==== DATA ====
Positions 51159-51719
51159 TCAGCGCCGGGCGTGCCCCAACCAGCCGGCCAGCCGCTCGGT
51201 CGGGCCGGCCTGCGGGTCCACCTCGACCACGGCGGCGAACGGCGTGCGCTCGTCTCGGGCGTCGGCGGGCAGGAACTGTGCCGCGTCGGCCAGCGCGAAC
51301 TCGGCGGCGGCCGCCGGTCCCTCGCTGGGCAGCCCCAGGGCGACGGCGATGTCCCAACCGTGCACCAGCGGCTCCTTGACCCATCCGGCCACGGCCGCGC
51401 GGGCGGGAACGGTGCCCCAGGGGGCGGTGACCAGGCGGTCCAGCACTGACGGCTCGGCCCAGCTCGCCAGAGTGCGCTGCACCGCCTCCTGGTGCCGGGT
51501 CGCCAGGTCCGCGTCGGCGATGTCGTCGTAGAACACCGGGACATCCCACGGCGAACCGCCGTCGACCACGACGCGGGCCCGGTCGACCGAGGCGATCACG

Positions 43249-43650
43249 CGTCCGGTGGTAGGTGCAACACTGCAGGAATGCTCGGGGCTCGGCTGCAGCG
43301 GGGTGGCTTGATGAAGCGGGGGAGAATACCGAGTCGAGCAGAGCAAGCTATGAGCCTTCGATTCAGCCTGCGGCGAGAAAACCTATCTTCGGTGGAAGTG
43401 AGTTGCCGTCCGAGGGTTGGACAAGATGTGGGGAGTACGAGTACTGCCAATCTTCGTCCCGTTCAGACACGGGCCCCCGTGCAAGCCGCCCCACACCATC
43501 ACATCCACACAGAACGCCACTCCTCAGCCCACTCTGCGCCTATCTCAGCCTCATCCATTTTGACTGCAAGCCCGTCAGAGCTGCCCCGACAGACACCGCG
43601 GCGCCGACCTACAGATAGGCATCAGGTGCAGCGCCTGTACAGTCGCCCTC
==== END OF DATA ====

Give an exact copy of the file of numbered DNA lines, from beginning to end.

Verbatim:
Positions 51159-51719
51159 TCAGCGCCGGGCGTGCCCCAACCAGCCGGCCAGCCGCTCGGT
51201 CGGGCCGGCCTGCGGGTCCACCTCGACCACGGCGGCGAACGGCGTGCGCTCGTCTCGGGCGTCGGCGGGCAGGAACTGTGCCGCGTCGGCCAGCGCGAAC
51301 TCGGCGGCGGCCGCCGGTCCCTCGCTGGGCAGCCCCAGGGCGACGGCGATGTCCCAACCGTGCACCAGCGGCTCCTTGACCCATCCGGCCACGGCCGCGC
51401 GGGCGGGAACGGTGCCCCAGGGGGCGGTGACCAGGCGGTCCAGCACTGACGGCTCGGCCCAGCTCGCCAGAGTGCGCTGCACCGCCTCCTGGTGCCGGGT
51501 CGCCAGGTCCGCGTCGGCGATGTCGTCGTAGAACACCGGGACATCCCACGGCGAACCGCCGTCGACCACGACGCGGGCCCGGTCGACCGAGGCGATCACG

Positions 43249-43650
43249 CGTCCGGTGGTAGGTGCAACACTGCAGGAATGCTCGGGGCTCGGCTGCAGCG
43301 GGGTGGCTTGATGAAGCGGGGGAGAATACCGAGTCGAGCAGAGCAAGCTATGAGCCTTCGATTCAGCCTGCGGCGAGAAAACCTATCTTCGGTGGAAGTG
43401 AGTTGCCGTCCGAGGGTTGGACAAGATGTGGGGAGTACGAGTACTGCCAATCTTCGTCCCGTTCAGACACGGGCCCCCGTGCAAGCCGCCCCACACCATC
43501 ACATCCACACAGAACGCCACTCCTCAGCCCACTCTGCGCCTATCTCAGCCTCATCCATTTTGACTGCAAGCCCGTCAGAGCTGCCCCGACAGACACCGCG
43601 GCGCCGACCTACAGATAGGCATCAGGTGCAGCGCCTGTACAGTCGCCCTC